We also heard of how Tijuana’s new role as a deportation site has also had a significant impact in the lives of women. While the majority of the women staying at the shelter continues to be constituted by recent deportees separated from their children (most of whom are US citizens), Casa Assunta has witnessed a dramatic increase in the number of women with denied refugee status.
 
Women in waiting. Art Installation, Otay, Mexico | Photo: Yesenia Trujillo
Over the last few months, the Mexican state of Michoacán (and the cradle of US-bound migration) has experienced a significant wave of violence. Related to generations-long conflicts tied to control over land and other natural resources, weakened state powers and the morphing influence of groups involved in drug trafficking, the current crisis reached a boiling point in early January of 2014, when the Mexican military opened fire against civilians trying to stop the incursion of members of drug trafficking organizations in the towns of Antunez and Nueva Italia, leaving at least three people dead. While these events have placed Michoacán at the center of the ever ongoing discussion over Mexico’s viability as a state, much less has been said about their implications on human security and mobility, and about the unknown number of people who has been driven out of their communities or opted to leave as the means to their survival.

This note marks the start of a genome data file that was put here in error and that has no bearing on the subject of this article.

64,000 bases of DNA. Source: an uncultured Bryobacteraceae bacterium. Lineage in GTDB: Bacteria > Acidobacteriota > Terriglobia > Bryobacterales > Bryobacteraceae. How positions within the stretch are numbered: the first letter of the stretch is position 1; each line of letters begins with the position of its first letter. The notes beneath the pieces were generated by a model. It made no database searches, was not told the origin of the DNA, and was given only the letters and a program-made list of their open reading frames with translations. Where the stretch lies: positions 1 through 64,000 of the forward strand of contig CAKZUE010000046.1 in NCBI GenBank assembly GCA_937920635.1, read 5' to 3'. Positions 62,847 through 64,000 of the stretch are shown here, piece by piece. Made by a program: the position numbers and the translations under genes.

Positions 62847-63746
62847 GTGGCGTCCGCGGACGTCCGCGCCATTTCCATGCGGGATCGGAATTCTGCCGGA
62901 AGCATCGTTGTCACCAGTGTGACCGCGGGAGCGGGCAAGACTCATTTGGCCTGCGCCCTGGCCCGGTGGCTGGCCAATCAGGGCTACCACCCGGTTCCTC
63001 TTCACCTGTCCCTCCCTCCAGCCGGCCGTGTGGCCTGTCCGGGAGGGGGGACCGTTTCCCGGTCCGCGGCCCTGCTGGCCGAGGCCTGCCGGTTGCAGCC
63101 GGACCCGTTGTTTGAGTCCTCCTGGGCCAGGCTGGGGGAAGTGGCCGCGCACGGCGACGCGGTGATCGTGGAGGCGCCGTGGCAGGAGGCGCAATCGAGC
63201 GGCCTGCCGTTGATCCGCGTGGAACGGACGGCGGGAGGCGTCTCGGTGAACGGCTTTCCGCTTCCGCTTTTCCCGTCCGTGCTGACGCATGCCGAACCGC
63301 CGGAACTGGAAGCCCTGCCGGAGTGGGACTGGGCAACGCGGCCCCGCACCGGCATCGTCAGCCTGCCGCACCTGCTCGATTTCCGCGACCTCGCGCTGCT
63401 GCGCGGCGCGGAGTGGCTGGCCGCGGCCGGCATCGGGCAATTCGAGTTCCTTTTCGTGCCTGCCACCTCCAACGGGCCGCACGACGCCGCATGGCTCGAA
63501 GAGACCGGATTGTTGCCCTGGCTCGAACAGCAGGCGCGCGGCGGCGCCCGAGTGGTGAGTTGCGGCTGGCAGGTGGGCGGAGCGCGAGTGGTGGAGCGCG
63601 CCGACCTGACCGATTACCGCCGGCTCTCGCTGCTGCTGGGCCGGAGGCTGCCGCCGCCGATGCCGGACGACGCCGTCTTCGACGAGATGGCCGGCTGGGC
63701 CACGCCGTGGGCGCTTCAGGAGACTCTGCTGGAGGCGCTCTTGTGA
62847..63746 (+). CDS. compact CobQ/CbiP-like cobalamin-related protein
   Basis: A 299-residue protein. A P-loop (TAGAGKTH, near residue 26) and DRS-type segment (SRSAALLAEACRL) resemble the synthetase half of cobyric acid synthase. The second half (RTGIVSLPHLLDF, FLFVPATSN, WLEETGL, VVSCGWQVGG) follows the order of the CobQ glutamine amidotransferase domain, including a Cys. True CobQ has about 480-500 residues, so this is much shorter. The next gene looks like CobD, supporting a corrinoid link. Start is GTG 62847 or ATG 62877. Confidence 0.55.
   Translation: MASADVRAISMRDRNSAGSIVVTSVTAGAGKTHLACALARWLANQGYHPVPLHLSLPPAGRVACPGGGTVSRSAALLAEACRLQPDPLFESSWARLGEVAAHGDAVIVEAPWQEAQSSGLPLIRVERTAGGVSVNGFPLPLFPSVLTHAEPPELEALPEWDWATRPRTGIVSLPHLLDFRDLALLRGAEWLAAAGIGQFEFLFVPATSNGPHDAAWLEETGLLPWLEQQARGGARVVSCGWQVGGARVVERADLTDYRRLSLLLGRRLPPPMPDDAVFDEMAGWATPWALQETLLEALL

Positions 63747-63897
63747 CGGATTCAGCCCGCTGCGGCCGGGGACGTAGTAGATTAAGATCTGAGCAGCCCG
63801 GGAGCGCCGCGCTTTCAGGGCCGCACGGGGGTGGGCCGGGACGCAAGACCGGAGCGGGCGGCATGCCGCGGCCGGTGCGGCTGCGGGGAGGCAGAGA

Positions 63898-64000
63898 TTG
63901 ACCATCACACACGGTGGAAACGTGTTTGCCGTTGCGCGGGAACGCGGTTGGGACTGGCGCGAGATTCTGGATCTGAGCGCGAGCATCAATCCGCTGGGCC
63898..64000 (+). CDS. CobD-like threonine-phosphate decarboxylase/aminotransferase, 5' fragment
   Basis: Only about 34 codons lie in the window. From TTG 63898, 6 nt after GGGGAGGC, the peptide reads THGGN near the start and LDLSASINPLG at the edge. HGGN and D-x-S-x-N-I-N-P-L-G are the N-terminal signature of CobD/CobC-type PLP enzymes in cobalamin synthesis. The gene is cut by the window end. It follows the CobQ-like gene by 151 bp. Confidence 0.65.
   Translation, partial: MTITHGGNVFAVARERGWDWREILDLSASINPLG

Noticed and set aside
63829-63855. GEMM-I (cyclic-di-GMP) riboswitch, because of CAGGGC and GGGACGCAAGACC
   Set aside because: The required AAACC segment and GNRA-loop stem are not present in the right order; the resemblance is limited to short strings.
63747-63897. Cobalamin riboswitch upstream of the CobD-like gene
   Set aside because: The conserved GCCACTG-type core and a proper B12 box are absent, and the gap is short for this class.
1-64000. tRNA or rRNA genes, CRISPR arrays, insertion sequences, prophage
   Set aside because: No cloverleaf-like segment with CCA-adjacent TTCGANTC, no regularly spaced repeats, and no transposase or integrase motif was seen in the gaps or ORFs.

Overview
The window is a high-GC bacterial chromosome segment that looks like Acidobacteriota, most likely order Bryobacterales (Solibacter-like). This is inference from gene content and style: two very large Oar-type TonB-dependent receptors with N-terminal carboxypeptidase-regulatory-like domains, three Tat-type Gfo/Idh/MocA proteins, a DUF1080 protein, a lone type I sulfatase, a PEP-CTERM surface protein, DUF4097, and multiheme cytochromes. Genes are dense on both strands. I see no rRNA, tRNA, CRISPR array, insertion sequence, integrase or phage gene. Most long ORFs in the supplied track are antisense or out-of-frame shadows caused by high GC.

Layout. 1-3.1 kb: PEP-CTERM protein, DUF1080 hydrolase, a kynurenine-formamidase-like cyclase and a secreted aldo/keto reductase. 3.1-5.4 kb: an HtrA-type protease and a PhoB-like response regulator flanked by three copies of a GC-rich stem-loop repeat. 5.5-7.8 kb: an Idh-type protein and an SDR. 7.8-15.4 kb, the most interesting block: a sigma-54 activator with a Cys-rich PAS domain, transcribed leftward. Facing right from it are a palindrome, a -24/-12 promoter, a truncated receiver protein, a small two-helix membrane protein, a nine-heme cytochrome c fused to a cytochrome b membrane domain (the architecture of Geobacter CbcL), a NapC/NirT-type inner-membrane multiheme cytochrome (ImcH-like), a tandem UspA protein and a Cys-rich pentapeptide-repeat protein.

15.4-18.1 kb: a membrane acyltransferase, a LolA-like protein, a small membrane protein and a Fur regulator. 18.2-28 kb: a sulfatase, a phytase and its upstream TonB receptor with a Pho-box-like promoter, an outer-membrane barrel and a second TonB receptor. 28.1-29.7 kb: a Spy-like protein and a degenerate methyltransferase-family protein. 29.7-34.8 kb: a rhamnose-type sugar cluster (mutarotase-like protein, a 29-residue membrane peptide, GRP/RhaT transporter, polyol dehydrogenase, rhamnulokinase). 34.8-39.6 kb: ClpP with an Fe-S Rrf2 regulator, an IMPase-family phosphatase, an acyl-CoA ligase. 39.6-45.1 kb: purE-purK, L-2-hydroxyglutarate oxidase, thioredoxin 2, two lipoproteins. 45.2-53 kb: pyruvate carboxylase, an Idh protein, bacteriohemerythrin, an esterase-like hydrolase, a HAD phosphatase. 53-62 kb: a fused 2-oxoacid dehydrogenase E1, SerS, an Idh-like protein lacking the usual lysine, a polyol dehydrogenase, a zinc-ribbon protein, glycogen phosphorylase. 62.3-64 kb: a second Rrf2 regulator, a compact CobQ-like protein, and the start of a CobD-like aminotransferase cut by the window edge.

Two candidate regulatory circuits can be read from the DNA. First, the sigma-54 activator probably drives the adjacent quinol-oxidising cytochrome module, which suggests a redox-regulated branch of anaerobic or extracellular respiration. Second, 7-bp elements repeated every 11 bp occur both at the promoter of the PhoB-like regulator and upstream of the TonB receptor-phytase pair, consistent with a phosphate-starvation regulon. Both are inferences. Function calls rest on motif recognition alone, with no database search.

Crosses with the names of deceased border crossers. Art Installation, Otay, Mexico | Photo: Yesenia Trujillo
On the day of our visit, eight women and their children were at Casa Madre Assunta, all of them from Michoacán. Each one of them had traveled to this city on the border and petitioned the American authorities for asylum. Following varying times in immigration detention, all requests had been denied. Several of the women reported having being separated from their spouses while in custody, their whereabouts still unknown days following their deportation. Limited research has been conducted to-date on the impact of drug-trafficking related violence upon population displacement in Mexico. Yet there is a growing body of evidence suggesting the emergence of a category of refugees from displaced communities as a consequence of the war the Mexican government has launched against alleged drug trafficking groups, and which has in turn resulted in the death and/or the disappearance of tens of thousands of people, most of them civilians.